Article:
I've already aired my grievances earlier regarding DigitalStorm's choice of components for the Slade Pro. The mishmash of a consumer level motherboard and memory with a Xeon that accounts for nearly half the system's price tag rubs me the wrong way and feels like a bit of a waste; if you're going to spend that much on a CPU, it should be bolstered not by a high end consumer board or high end consumer memory, but by a full on workstation board and ECC memory.
Actual fit and finish of the build is very solid. DigitalStoorm gives you room to grow, and the rear-mounted push-pull closed loop liquid cooler ensures that heat gets properly exhausted out of the case. Meanwhile, the 80W NVIDIA Quadro K4000 doesn't spit out much in the way of heat. This is more or less an ideal use of a silent case; minimal fan noise that's brought well below 30dB by the case itself. At the very least, where noise is concerned, DigitalStorm is in the ballpark of the big boys and even faring a bit better.
Cabling is fairly neat and makes ample use of the channels in the enclosure.
Power consumption is also extremely low, with the bulk of it going to the CPU.
Idle and load power are both excellent. The DigitalStorm Slade Pro isn't just a quiet workstation, it's an efficient one as well. Keep these power characteristics in mind when you flip back to the last page; consistently low power consumption, consistently high performance.
When it comes to performance, the DigitalStorm Slade Pro is definitely a strong contender. The octalcore Ivy Bridge-EP CPU is one of the best workstation chips you can buy, and the NVIDIA Quadro K4000 is an efficient and capable partner for professional rendering tasks. If performance is your primary deciding factor in looking at a workstation, then DigitalStorm certainly has you covered here.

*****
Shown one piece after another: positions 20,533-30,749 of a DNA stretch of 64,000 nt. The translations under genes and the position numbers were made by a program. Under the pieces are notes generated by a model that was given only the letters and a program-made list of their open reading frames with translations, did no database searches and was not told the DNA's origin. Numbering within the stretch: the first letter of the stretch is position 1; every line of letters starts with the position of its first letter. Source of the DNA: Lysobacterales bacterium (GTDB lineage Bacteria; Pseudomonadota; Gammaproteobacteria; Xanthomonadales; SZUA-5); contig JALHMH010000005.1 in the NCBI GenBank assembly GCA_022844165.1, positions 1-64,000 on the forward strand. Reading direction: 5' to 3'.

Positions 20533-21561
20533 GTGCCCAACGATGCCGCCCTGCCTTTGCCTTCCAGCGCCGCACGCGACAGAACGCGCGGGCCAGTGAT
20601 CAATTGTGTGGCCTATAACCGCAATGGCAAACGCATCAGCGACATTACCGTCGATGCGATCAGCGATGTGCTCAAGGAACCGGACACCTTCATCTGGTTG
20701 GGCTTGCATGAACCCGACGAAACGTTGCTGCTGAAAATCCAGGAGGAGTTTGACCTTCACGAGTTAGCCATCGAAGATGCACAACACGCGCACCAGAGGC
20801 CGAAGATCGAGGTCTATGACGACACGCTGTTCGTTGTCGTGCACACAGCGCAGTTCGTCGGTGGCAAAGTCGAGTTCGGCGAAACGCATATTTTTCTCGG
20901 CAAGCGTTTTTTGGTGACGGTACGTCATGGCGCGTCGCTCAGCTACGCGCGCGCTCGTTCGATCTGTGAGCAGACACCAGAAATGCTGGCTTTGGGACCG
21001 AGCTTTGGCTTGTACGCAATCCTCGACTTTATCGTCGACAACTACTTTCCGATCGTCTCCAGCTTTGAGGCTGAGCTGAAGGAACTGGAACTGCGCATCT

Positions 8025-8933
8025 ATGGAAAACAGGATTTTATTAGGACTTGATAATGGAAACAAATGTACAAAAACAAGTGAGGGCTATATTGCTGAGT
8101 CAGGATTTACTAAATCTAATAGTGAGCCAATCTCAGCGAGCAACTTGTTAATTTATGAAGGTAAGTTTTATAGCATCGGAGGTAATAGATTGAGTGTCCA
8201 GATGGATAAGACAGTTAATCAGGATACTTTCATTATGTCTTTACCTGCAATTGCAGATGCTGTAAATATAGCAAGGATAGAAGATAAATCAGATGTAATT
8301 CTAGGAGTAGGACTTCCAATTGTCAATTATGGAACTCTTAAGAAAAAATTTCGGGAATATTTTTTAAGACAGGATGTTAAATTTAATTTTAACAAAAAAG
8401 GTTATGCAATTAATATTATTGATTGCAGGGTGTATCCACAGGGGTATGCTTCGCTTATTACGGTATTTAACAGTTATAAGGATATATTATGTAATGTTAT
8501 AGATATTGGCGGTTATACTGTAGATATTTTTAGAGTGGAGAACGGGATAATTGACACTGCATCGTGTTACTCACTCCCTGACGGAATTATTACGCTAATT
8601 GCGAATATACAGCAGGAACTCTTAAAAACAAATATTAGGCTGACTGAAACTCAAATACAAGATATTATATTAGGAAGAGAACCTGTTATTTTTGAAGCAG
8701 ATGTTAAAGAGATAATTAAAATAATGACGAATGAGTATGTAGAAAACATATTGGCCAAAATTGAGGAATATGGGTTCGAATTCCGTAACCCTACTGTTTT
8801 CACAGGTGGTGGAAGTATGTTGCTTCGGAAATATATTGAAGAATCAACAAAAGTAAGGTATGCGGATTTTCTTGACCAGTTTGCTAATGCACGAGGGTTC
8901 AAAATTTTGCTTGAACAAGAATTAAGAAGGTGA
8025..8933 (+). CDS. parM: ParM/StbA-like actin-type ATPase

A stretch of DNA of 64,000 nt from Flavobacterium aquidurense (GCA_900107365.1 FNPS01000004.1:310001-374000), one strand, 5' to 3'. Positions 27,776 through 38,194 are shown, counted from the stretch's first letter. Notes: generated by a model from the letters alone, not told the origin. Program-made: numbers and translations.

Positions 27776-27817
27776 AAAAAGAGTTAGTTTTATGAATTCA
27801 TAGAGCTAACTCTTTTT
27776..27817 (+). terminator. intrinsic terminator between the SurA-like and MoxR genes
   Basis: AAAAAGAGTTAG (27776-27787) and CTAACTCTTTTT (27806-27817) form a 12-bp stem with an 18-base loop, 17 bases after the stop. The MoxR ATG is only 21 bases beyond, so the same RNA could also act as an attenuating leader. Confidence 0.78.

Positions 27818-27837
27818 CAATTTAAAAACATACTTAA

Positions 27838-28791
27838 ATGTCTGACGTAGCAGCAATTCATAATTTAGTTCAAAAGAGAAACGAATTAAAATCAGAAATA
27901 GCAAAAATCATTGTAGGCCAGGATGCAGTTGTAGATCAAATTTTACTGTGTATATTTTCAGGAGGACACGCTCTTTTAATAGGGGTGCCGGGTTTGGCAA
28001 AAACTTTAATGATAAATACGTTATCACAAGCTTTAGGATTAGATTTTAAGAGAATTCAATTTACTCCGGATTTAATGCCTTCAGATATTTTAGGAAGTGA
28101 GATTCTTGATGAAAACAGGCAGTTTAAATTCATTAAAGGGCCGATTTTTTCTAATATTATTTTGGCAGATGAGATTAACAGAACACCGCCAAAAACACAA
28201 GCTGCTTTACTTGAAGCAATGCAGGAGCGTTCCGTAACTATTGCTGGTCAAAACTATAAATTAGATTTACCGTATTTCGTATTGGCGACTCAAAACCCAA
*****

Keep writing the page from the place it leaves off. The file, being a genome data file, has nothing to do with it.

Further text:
As far as pricing, we're still in the ballpark, but it's a little hazier. Dell will charge you $5,527 for a similarly configured Precision T5610 system, ~$300 less than this one, but theirs includes a dual socket workstation board and ECC memory and comes with a three year professional level warranty complete with on site service. HP wants nearly $3,000 more for a comparable system, pricing them out of competition. Even with their 20% coupon code, you're still looking at ~$1,500 more. And Lenovo wants a hilarious $3,500 premium just for a $2,000 CPU. Ultimately, Dell continues to be the one to beat.
And that's kind of the issue that DigitalStorm ultimately faces. There are things you can get from DigitalStorm that you can't get from Dell: the 4TB hard drive, the blu-ray reader, the liquid cooling. But these are comparatively small potatoes. As long as Dell is this hungry in the enterprise space, system integrators are going to have an extremely hard time producing a value proposition to compete with them. Dell's cheaper, their service is more capable, their warranties are longer, and the parts are workstation class across the board.
Compared to other system integrators, DigitalStorm makes a solid argument for their Slade Pro. The performance is there, it's quiet, it's efficient, and the components are generally quality. But the elephant in the room for SIs is going to continue to be Dell for the foreseeable future. They win on price, arguably win on service, and on value adds. The Slade Pro is the finest system I've tested yet from DigitalStorm, and for small businesses who just need one or two solid workstations it's a fine alternative to ordering from the evil empire. But for everyone else, I'd still strongly recommend sticking with Dell.